Orb web traits typical of Uloboridae (Araneae)


Web designs have long been used to characterize spider taxa and to deduce the relations between them; but systematic documentation of the amount of variation in webs within and between taxonomic groups is rare. This study, based on previously published observations and new observations of 15 species in the family Uloboridae, including two genera, Octonoba Opell, 1979 and Siratoba Opell, 1979, whose webs were previously undocumented, reviews the taxonomic distribution and variation in 22 orb web traits in at least 43 species in 11 genera in uloborids. These traits appear to occur in all orb-weaving genera in which reasonable samples are available, though only small samples are available for many species. Larger samples of the webs of three species of Uloborus Latreille, 1806, two of Hyptiotes Walckenaer, 1837, and one each of Zosis Walckenaer, 1841, Siratoba, Octonoba, Waitkera Opell, 1979 and Philoponella Mello-Leitão, 1917, revealed greater intra-specific consistencies in some traits than others. Hub traits were especially consistent. Variations in three traits may represent adjustments to the size of the space in which the orb is built. “Primary” webs, which combine orb and sheet-web traits, are built by spiderlings newly emerged from the egg sac and by adult males in at least five genera of orb-weaving uloborids and may be unique to this family. Preliminary comparisons between uloborid and araneoid orbs suggest that uloborid orbs may also differ from araneoid orbs in combining several other traits.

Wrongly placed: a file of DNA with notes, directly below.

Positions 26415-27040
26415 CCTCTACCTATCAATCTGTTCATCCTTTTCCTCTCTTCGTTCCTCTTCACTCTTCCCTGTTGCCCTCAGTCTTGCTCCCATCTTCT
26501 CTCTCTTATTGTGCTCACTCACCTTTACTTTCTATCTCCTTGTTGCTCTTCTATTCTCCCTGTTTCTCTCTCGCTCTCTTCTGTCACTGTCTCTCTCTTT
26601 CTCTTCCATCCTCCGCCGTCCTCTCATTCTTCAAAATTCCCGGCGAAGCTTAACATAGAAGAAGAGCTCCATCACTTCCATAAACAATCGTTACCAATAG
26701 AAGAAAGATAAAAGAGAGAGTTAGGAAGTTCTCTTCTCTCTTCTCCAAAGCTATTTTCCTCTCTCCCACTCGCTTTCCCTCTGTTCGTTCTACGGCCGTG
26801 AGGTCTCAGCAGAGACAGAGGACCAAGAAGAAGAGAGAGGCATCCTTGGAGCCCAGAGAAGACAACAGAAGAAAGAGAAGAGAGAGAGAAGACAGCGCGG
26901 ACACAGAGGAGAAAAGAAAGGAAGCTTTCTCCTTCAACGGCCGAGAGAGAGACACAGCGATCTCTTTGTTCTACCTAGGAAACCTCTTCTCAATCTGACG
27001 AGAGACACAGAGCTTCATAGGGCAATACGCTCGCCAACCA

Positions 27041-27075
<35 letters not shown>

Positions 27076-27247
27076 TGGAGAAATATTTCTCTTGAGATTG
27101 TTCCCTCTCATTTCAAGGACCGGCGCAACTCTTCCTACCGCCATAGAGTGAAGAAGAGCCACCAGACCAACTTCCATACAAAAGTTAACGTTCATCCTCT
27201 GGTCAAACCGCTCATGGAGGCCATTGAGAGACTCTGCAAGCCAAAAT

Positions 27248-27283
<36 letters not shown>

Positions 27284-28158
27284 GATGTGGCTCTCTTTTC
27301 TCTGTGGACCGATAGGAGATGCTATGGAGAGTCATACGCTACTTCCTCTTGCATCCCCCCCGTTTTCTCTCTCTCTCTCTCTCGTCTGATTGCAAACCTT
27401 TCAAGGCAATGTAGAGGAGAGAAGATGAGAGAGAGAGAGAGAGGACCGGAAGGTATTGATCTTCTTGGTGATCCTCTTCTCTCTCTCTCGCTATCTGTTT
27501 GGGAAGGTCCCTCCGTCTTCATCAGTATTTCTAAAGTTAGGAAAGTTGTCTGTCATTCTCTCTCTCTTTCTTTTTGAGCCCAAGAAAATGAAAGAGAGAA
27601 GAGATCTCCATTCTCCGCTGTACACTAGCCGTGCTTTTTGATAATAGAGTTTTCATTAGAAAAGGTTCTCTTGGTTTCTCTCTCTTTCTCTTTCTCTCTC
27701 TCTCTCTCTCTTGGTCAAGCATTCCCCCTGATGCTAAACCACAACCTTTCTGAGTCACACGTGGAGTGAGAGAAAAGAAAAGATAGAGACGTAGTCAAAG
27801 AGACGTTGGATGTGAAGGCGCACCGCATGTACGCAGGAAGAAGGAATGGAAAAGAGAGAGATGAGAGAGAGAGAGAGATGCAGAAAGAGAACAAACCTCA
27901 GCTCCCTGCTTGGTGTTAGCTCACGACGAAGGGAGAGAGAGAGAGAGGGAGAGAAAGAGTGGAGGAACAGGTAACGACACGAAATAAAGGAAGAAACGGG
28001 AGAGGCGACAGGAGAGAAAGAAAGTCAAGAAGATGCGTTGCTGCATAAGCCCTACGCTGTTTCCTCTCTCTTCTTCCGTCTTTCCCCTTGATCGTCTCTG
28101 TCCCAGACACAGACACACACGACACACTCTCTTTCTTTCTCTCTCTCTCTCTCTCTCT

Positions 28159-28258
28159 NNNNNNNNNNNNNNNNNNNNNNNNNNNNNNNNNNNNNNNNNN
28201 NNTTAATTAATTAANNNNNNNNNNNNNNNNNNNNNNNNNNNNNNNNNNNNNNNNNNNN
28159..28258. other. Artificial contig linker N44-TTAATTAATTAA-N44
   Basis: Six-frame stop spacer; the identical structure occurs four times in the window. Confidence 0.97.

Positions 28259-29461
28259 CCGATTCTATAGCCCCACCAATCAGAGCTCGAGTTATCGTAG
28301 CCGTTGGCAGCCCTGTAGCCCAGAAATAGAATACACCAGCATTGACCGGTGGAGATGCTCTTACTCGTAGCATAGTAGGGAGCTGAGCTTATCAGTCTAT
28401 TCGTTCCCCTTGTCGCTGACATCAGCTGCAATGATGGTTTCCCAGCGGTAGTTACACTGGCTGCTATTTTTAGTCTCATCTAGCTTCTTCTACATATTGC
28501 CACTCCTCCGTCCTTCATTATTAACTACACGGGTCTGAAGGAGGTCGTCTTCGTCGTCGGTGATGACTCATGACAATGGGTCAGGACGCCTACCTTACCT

Short Communications

Metabolism in Micrathena gracilis, a stridulating orb-weaver (Araneae: Araneidae)


Metabolism powers all of life's processes, making it fundamental to understanding organisms in nature. For many arachnids, however, we do not have direct measurements of either metabolic rate or the relationship between metabolic rate and body size (i.e., allometric scaling, an important determinant of metabolic rate). Here, we present the first measurements of metabolic rate and allometric scaling in a stridulating spined micrathena spider, Micrathena gracilis (Walckenaer, 1805). Since intraspecific variation in metabolic rate may provide insights into variation in energetically costly behaviors, we additionally explore the link between stridulation and metabolism in M. gracilis. Our data suggests a link between stridulatory behavior and allometric scaling, such that increased stridulation is associated with a weaker connection between body mass and metabolic rate. We discuss how links between energetics, expression of behavior, and body size inform our understanding of trait variation in these spiders.

Supplemental Materials

Figure S1.—Correlation between opisthosoma length and mass. Table S1.—Models for respiration ranked by AIC. - Download file

Lustrochernes grossus (Pseudoscorpiones: Chernetidae) associated with decaying wood in riparian cloud forests


We analysed the dead-wood characteristics that determine the presence of saproxylic pseudoscorpion species in remnants of riparian cloud forest. We examined 98 dead-wood pieces (70 logs and 28 stumps), and recorded tree species, decaying wood stages, presence of the pseudoscorpion Lustrochernes grossus (Banks, 1893) (Chernetidae) and the Bess beetle Helicus tropicus. In these wood samples we found 24 L. grossus and one chela. We recorded the highest number of individuals in Clethra mexicana (11), followed by Quercus corrugata (6) and Liquidambar styraciflua (6). In Annona cherimola and Trema micrantha, one chela and one female were recorded, respectively. The presence of this pseudoscorpion is likely due to its relationship with the Bess beetle, which coexists in decaying wood. The distribution of L. grossus in dead wood may also be influenced by tree species and stage of decay. Forest fragmentation and the extraction of firewood from the remnant riparian fragments of cloud forest are factors that could jeopardize the saproxylic pseudoscorpion species and other arthropod diversity associated with decaying wood in this threatened ecosystem.